TWN Info Service on WTO and Trade Issues (July09/07)
07 July 2009
Third World Network

NAMA Chair to hold consultations on road map for further work
Published in SUNS #6731 dated 1 July 2009

Geneva, 30 Jun (Kanaga Raja) -- The Chair of the WTO Negotiating Group on Market Access for Non-Agricultural Products (NAMA) informed Members on Monday that he intends to hold consultations on a road map for the work of the Group in the autumn.

At an informal open-ended meeting of the Group, the Chair, Ambassador Luzius Wasescha of Switzerland, also said that he will be organizing a dedicated session on Non-Tariff Barriers (NTBs) in the third week of September.

In the next few weeks, he will be holding bilateral meetings with Argentina, South Africa and Venezuela to see if there are any developments with respect to their specific issues.

According to trade officials, the Chair will also be convening an open-ended meeting before the General Council meeting of 28-29 July to report on the results of his consultations. He said that he assumed that the starting point for these discussions was the draft modalities text issued last December.

At the informal meeting on Monday, the Chair reported on his consultations since the last open-ended session in May (which had discussed NTBs). His consultations were mainly on the sectoral component of the negotiations.

According to trade officials, the Chair explained to Members the technical work that he is organizing in cooperation with the Secretariat concerning the preparation of schedules in electronic format (Electronic Negotiating Files), once modalities have been agreed.

Members that are coordinating the various sectoral initiatives also reported on their meetings.

According to trade officials, some Members still have concerns about their participation. The Chair noted that "work is moving forward" in this area of the negotiation.

Ambassador Peter Grey of Australia reported on the informal Ministerial consultations with about 25 Ministers held at the Australian embassy in Paris on the sidelines of the OECD Ministerial meeting last week.

Ambassador Grey said that in this and another recent meeting of the Cairns Group, the message is clear: avoid protectionism, complete the Doha Development Agenda and let's have political engagement to move matters forward.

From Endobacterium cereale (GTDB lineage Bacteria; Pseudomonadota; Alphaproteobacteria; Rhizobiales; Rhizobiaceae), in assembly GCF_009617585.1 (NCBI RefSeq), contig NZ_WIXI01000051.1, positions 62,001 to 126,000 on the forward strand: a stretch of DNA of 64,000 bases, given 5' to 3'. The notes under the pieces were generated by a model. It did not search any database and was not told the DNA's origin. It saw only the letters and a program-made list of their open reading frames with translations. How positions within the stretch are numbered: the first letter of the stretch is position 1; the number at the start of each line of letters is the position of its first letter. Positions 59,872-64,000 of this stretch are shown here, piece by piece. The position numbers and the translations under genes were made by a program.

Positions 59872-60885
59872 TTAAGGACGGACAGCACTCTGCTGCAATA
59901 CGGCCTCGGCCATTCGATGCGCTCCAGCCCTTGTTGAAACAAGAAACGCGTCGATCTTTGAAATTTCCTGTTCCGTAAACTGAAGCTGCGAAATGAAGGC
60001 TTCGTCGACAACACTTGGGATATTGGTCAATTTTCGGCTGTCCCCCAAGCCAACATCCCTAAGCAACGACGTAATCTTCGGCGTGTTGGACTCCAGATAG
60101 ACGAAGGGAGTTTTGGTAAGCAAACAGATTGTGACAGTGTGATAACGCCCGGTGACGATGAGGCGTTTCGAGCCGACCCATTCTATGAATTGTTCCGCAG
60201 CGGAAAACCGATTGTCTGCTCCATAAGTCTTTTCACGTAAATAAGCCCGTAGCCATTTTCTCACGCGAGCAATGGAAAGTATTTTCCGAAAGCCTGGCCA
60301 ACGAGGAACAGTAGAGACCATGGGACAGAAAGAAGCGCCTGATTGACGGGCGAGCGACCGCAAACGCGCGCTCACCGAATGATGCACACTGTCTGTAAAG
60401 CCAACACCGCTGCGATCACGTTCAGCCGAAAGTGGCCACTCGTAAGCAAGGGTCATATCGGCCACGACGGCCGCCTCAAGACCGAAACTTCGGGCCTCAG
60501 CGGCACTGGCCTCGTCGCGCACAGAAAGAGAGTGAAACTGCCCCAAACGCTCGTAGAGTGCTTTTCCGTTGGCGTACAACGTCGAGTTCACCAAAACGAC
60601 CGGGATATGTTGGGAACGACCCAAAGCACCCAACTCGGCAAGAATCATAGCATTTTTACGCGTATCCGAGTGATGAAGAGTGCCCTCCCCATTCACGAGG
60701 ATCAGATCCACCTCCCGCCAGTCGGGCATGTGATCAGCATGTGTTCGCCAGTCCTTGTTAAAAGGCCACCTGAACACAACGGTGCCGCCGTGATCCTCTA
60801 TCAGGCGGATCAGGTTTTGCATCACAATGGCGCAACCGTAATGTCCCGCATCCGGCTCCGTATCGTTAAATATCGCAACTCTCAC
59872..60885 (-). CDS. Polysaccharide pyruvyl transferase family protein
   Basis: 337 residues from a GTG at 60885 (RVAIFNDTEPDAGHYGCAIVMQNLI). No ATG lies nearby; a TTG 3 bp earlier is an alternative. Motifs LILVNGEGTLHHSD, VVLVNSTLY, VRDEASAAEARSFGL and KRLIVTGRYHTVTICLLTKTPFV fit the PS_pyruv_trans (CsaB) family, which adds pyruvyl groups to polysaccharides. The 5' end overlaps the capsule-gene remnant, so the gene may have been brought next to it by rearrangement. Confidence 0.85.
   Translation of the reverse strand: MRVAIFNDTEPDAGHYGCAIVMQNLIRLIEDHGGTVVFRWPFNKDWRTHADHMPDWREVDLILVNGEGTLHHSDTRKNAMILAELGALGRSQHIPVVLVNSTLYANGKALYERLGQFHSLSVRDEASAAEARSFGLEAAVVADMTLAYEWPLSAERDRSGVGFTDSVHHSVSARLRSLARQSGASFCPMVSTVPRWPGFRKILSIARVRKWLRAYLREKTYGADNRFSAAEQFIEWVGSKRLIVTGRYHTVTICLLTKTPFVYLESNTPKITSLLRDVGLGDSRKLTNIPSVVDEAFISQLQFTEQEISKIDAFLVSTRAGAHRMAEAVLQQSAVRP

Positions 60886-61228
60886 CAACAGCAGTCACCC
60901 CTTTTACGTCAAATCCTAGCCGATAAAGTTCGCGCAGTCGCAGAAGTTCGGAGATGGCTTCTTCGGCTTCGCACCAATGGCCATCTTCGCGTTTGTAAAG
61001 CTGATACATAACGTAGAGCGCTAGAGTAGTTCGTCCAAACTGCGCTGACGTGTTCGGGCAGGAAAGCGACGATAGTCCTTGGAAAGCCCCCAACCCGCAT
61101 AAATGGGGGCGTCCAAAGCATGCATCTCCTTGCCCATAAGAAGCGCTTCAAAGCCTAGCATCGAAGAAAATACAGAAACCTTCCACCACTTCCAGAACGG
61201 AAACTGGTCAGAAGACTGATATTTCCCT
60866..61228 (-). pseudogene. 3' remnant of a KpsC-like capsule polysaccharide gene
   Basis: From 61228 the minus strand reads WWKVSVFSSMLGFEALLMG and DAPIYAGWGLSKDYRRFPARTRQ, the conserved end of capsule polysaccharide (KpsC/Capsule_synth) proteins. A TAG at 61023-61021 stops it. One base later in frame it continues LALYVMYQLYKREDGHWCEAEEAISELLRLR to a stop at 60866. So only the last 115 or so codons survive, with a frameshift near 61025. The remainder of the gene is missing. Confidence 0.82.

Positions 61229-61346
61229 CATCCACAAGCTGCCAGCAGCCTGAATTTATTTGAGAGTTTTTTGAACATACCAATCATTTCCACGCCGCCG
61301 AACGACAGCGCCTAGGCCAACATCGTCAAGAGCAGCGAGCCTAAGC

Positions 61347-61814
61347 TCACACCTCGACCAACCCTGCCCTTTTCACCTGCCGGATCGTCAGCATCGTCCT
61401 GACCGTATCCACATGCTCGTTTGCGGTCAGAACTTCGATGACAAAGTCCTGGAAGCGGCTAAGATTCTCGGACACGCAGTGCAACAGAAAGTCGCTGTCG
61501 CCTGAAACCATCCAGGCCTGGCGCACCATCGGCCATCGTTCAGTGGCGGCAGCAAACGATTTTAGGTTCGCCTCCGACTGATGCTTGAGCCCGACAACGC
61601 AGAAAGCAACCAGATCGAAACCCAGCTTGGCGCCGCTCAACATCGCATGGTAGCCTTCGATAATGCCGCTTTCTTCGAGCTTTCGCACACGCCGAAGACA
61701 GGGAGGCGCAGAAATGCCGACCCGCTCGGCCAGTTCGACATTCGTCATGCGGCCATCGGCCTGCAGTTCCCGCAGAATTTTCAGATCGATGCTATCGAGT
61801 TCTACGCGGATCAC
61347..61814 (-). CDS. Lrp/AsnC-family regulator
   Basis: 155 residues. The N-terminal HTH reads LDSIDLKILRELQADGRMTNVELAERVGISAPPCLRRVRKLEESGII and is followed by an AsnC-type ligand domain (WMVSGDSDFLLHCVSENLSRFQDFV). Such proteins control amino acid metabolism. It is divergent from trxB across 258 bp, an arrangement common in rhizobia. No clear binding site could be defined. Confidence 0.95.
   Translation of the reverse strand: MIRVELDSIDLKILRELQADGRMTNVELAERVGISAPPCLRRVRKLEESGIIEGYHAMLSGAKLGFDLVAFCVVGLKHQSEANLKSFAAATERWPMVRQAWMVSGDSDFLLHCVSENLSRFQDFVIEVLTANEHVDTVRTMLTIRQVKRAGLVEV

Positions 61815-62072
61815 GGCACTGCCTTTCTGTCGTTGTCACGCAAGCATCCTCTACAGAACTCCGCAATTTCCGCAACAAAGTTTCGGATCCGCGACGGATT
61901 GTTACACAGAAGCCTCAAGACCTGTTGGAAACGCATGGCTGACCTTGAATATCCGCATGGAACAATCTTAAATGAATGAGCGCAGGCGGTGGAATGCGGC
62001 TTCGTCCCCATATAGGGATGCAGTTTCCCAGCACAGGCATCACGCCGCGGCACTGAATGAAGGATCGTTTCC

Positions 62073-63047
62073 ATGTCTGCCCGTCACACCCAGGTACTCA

The Australian envoy said that another clear message emerging from these meetings was "let's intensify our work even further". He hoped that senior officials would be involved very soon to make sure the negotiation intensifies.

Commenting on the Australian ambassador's report, the Chair said that it appears that the political climate has improved and there is enthusiasm to resume discussions/negotiations.

But he also cautioned that he will move forward provided that Members move forward with him. He pointed out that he needs a collective response to this question.

Speaking to journalists after the informal meeting, Ambassador Wasescha said that he wanted to make sure that the signals coming from different quarters in the last few days were adequately captured by Members.

He said that people want him to move forward but he stressed that he would only do that as long as others are ready to follow him. "People want me to move forward, but I am not yet sure whether they will follow me," he said.

In response to a question about stepping up work before the G20 meeting in September, the Chair said: "What is the purpose for me to move forward if the others are not following. I can move forward, yes, and produce a new text tomorrow but what's the utility if the delegations are not following."

Asked in what areas gaps need to be narrowed, the Chair said that there is a lot of work that needs to be done on NTBs; the specific cases of the specific countries where the big question is whether they are the only ones that are in specific situations or are there others having similar problems, and how do you match this with the ambitions of others; and the flexibilities needed by all Members.

The Chair expressed hope that Ministers will translate the current enthusiasm into flexible instructions to their delegations.

Asked about the overall formula for tariff reduction, he said that the big issue is where emerging markets apply their flexibilities.

He noted that the dimension of South-South trade is becoming more and more important. When looking at trade obstacles, one first looks at trade flows, which leads you to a situation that in some cases, some will wish to apply their flexibilities in South-South dimensions and not in North-South dimensions, he said.